Film documents two starkly different paths for girls in India
Prachi Trivedi is a 24-year-old Indian woman who says she will kill to defend Hinduism if she has to. Ruhi Singh is a 19-year-old Miss India contestant, made to walk around with her head and upper body swathed in cloth, so that judges can gauge how “hot” her legs are.
The contrast between these two worlds, and their surprising similarities, is the subject of the Indo-Canadian filmmaker Nisha Pahuja’s acclaimed documentary The World Before Her, which finally came to India this month, two years after it was shown at international film festivals (the 2012 Abu Dhabi Film Festival and the 2012 Tribeca Film Festival, where it won Best Documentary).
After showing in all the major Indian cities in its first two weeks, the film is now moving to smaller cities such as Surat, Kochi and Ahmedabad, and appears to be on its way to becoming India’s highest-grossing documentary.
Pahuja’s film has brought in audiences partly because it reveals hitherto unseen scenes of the Durga Vahini camps for girls, run by the Vishwa Hindu Parishad (VHP), a powerful Hindu nationalist organisation.
“I spent two years building a relationship with the camps,” says Pahuja. The result is some astonishingly intimate, yet non-judgemental footage.
Prachi, who has been going to the Durga Vahini camps since she was 3 years old, says: “If I have to, I will build a bomb to defend my religion.” All the girls are shown how to handle crude rifles, but also told their place is at home.
“People talk about equality between the sexes, but can you hide your own weakness?” asks a camp organiser.
Pahuja’s singular achievement may be to show the human, vulnerable face of the right wing. Prachi is a sort of Indian everywoman, longing to be free, but trapped by patriarchy. “My life is not to get married or have children. I want to work for the VHP,” she says, even as her domineering father interrupts. “Prachi must get married,” he says. “That is her duty. What she wants or doesn’t want is not important.”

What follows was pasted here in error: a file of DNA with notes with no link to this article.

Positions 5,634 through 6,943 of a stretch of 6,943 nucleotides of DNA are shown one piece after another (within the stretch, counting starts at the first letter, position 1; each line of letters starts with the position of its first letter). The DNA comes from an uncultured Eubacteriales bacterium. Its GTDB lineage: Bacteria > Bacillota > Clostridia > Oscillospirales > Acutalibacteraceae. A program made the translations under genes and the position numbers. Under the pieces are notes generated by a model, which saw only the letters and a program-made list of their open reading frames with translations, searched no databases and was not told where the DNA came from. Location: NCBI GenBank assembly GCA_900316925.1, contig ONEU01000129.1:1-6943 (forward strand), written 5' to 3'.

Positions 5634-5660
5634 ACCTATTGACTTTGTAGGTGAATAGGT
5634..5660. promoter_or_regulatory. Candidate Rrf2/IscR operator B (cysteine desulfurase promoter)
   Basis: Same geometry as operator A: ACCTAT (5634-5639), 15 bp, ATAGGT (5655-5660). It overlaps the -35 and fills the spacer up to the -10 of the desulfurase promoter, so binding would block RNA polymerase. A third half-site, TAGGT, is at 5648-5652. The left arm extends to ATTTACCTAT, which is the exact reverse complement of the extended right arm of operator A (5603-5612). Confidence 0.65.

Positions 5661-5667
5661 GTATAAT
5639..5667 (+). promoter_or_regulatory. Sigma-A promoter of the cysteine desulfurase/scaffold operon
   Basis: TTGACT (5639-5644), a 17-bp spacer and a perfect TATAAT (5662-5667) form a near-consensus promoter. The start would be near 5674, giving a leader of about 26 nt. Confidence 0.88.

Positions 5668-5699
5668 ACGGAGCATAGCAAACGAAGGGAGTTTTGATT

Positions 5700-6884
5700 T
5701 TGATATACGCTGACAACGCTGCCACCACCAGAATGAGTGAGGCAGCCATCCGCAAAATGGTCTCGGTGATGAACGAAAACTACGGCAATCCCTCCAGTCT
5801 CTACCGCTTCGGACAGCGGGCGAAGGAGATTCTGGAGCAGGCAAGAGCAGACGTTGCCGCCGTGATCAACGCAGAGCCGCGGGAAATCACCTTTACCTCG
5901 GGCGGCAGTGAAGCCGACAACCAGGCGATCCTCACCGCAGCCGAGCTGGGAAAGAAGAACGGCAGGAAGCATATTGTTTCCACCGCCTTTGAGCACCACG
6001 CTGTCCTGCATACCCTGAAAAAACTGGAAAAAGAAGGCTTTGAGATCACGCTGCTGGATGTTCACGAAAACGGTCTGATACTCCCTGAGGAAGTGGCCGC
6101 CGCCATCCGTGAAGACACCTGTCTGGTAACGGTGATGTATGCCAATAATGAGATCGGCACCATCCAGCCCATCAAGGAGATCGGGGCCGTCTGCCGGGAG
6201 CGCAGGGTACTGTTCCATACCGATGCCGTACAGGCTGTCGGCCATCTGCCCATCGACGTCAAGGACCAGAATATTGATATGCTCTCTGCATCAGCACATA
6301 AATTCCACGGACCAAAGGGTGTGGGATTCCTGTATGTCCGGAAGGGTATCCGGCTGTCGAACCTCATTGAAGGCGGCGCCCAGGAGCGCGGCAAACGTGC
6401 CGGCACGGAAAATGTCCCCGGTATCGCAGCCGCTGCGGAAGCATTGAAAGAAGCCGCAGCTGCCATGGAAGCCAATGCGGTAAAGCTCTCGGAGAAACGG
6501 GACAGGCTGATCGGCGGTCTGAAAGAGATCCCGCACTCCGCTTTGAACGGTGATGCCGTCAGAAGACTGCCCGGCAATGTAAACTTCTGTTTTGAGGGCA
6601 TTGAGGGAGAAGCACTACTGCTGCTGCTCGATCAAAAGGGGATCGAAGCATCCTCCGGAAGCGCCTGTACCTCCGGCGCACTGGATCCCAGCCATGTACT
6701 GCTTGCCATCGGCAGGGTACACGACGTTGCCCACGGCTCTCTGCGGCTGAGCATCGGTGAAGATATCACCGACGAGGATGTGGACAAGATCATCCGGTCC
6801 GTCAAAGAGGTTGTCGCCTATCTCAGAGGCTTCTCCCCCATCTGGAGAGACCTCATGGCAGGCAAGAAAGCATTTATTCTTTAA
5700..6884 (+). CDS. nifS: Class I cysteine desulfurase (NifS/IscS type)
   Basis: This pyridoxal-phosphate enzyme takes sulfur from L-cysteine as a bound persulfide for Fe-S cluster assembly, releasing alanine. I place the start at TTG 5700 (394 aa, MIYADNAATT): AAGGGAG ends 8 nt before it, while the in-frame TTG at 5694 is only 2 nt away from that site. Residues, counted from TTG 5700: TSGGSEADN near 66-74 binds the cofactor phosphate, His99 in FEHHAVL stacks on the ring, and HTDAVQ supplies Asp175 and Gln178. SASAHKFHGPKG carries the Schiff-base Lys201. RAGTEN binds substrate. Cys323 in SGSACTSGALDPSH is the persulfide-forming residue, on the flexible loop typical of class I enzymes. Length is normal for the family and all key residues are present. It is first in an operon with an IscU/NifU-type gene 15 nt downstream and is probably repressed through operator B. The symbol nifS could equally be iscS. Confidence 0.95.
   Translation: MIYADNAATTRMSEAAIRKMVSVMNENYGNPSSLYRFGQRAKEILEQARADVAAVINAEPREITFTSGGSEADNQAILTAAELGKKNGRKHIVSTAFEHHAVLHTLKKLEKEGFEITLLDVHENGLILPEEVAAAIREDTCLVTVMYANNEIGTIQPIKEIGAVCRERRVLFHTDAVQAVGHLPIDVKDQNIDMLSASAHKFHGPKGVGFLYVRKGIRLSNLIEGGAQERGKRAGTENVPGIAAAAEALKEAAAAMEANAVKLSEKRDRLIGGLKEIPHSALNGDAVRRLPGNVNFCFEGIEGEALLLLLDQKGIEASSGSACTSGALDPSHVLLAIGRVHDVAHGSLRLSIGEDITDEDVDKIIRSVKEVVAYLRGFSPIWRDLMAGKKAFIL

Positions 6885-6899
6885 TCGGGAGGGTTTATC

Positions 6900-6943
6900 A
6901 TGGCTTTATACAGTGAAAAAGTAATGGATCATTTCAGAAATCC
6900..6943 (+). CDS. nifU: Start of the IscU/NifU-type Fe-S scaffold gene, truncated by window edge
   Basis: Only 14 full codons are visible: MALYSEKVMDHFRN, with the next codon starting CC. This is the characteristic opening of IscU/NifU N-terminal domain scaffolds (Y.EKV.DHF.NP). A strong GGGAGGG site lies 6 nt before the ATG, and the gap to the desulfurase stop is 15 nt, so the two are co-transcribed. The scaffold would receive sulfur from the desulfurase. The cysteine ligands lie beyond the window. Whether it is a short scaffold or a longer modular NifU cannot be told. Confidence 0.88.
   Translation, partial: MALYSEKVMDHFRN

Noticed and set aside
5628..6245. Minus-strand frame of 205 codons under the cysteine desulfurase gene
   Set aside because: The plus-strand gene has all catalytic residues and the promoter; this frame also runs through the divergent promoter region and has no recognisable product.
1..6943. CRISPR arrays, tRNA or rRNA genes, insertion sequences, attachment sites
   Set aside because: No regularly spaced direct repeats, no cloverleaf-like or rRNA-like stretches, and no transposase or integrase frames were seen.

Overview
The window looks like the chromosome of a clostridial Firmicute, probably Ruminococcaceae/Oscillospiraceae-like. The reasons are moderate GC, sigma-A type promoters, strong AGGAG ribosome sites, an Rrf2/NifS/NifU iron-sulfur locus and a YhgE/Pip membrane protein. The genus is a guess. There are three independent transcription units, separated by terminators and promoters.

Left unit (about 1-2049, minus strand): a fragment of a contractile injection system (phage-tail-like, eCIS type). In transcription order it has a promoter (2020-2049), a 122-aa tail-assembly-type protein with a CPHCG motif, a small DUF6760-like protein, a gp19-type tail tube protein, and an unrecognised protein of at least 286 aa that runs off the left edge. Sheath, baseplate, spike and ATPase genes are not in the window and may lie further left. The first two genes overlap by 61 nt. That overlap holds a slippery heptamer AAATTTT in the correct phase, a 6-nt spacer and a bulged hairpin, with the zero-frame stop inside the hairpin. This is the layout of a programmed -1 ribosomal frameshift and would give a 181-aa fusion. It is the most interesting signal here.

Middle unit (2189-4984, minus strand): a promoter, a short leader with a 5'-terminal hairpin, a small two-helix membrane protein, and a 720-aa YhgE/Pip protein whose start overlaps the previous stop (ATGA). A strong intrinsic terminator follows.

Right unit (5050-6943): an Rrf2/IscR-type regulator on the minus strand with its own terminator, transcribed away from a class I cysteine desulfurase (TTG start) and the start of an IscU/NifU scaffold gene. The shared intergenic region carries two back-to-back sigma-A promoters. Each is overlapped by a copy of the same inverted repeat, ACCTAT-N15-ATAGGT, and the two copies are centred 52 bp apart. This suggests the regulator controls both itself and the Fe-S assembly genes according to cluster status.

In sharp contrast, the film also follows Ruhi, an equally determined girl whose family supports her dream of becoming Miss India. She is sucked into the pageant world, described by the pageant’s speech consultant as “like a factory, really”.
There are other parallels between Prachi and the Miss India contestants.
“I am a girl-child but my father lets me live,” says Prachi, explaining her attachment to her father. Meanwhile, the former Miss India Pooja Chopra talks about how her father abandoned her mother because she gave birth to a second girl, and even suggested that she be killed.
Pahuja says she did not want to release the film in India earlier, because “it’s a struggle for documentaries to find an audience in the country”. But the Delhi gang rape in December 2012 changed her mind. Pahuja decided to screen it in India and to that effect launched a Kickstarter campaign that raised nearly US$47,000 (Dh172,640).
Pahuja also roped in the Indian filmmaker Anurag Kashyap to present the film in theatres. “We tell women in India they have a certain place,” Kashyap says. “I see their dream to escape these ‘boxes’.”
Pahuja has faced criticism from some viewers for her black-and-white depiction and for not giving a voice to the millions of female doctors, lawyers and teachers in India who occupy the grey area in between.
But the filmmaker is clear about her goal. “If you try to say everything in one film, you end up saying nothing. I wanted to focus on the twin evils of religious extremism and capitalism, because these are global issues, too,” she says.
Prachi and the Durga Vahini camps have refused to talk to the media about the film, but Pahuja says they liked the film, because it finally showed their point of view. But the most telling line in the film is the last, as the confused Prachi admits that she is fighting for a system that wants to keep her from following her dreams. “But being a girl,” she says, “I can’t do anything.”
• The World Before Her is available on Netflix